North Texas Daily

Popular webcomic resumes after year hiatus

Popular webcomic resumes after year hiatus

Popular webcomic resumes after year hiatus
October 22
23:24 2014

Rhiannon Saegert / Senior Staff Writer

The webcomic “Homestuck” and its fan base have returned from their yearlong hiatus with a vengeance.

The comic, created in 2009 by Andrew Hussie, is known for its meandering pace, subtle callbacks and foreshadowing, nerdy reference humor, layers upon layers of inside jokes and endless wordplay. According to, “Homestuck” is 702,594 words long as of Oct. 19., making it longer than Ayn Rand’s Atlas Shrugged.

“It’s definitely set up in a way that’s addictive,” physics junior Ell Cleland said. “You know how when you’re surfing on the Internet and you get a notification, it’s supposed to release dopamine so you’re literally addicted to the Internet? That’s what ‘Homestuck’ does.”

The comic begins by introducing four main human characters: John, Rose, Dave and Jade. They decide to play a Sims-like game called Sburb, which inadvertently triggers the end of the world, kicking off the real story.

“One of the characters, Dave, is split into several hundred alternate timelines of himself with one main timeline version and all the rest of them just keep dying off,” Cleland said. “Also, they all have companions and they’re all possessed by the ghosts of their guardians. Jade’s sprite is possessed by the ghost of her grandfather, who turns out to be her clone in an alternate universe. That’s just a small drop of the details, and it’s already super complicated.”

Public Broadcasting Service’s YouTube series “The Idea Channel” compared it to James Joyce’s “Ulysses” because of its convoluted, long-winded nature. The main difference is Joyce never had access to Adobe Flash.

The comic is known for using multiple mediums to tell its story. Word count aside, there are more than 100 flash animations, clocking in about two hours total. Parts of the story are told through games, letting the reader guide characters through the story, talking to other characters and interacting with the environment to uncover parts of the narrative.

Library and information science graduate Caroline Clavell said she started reading the comic two years ago.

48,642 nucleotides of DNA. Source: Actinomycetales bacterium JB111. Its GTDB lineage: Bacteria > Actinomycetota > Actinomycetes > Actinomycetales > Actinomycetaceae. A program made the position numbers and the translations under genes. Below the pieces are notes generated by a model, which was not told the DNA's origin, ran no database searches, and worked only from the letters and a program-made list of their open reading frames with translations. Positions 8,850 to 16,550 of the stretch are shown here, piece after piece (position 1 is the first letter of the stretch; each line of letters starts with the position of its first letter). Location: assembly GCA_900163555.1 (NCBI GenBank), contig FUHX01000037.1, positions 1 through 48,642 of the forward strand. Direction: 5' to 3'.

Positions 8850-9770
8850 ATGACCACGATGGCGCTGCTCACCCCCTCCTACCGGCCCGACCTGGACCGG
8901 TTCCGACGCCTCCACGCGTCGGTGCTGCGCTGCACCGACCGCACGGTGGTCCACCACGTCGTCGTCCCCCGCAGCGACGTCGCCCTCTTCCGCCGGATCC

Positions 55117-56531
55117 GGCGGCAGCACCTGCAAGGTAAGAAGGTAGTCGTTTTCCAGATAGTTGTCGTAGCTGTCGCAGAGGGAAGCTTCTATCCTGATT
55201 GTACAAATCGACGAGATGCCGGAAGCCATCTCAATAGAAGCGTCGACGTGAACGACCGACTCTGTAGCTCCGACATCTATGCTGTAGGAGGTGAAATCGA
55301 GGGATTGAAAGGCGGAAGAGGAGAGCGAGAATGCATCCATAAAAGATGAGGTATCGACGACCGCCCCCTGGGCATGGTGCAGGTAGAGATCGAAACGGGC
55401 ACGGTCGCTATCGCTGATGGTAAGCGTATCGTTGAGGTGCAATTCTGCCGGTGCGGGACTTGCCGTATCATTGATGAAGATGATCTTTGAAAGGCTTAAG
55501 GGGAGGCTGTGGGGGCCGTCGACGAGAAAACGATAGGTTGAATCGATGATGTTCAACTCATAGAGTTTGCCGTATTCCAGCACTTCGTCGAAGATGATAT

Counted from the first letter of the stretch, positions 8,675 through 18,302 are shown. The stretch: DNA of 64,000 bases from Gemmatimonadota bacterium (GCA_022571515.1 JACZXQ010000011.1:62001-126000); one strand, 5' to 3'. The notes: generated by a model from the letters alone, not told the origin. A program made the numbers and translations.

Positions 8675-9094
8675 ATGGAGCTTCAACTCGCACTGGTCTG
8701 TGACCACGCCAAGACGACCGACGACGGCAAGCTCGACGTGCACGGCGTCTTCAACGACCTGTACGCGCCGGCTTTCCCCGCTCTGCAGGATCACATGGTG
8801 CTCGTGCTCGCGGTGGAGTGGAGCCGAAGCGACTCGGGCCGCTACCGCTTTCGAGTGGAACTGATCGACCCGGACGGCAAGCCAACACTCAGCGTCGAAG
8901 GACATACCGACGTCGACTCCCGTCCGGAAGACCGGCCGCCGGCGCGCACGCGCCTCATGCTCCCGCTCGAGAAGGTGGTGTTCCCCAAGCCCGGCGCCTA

“People kept telling me, ‘You should read “Homestuck!” You should read “Homestuck!”’ People kept asking me to do it, and I was like, ‘No,’” Clavell said. “Then I started reading it, and I really enjoyed it, but I couldn’t tell anybody.”

She decided to make a costume in secret and cosplay the character Feferi at an upcoming convention to surprise her friends. 

“I thought it would be funny to troll them, literally,” Clavell said. “At first, they did not even recognize me. They just dismissed me  as another “Homestuck” person.”

A single new page was posted to on Oct. 18. True to form, fans immediately flooded the site and crashed the server.

It’s impossible to know how many people have read the comic, but a Deviantart account created by Hussie to go along with the latest update gained 320,934 views in two days. Last year, fans raised $700,000 in three days on Kickstarter to fund an original “Homestuck” game created by Hussie. The Kickstarter eventually concluded with 24,346 backers and $2.5 million. 

As its audience grew, fans were introduced to costume play, or cosplay, and conventions were introduced to the fans. Computer science senior Brittney Ziegler said the sudden influx of young fans flooding anime and comic conventions caused some friction.

The alien characters, known as the trolls, have gray skin and horns that resemble candy corn. The gray makeup fans used became a scourge on convention floors. At the height of the comic’s popularity, hotel wallpaper and furniture were even less safe than usual.

“There’s so many horror stories of hotel pipes being clogged because people just washed their paint off without trying to wipe most of it off first,” Ziegler said. “So many horror stories. It’s greasepaint, so it stains.”

Clavell has an undergraduate degree in costume design and has been cosplaying for 10 years. When they saw the strife, Clavell and Ziegler started holding panels during conventions explaining the basics of cosplaying “Homestuck” characters, which included lessons on properly applying and sealing the offending gray greasepaint.

“The main motivation for that panel, very specifically, was, ‘Let’s reduce property damage,’” Clavell said. “Because there were people jumping into fountains and pools and rubbing themselves down with every sheet and towel in the hotel room.”

Ziegler said Homestuck cosplay became less common during the hiatus, but she suspects the gray paint and candy corn horns will become more prevalent when the comic starts updating regularly again.

“This infinitely exploding, extremely excited fandom is suddenly ready for this to happen,” Clavell said.

Featured Image: Brittney Ziegler, right, and Caroline Clavell dressed as “Homestuck” characters cosplay at Eureka Park in Denton. Photo by Evan McAlister – Staff Photographer

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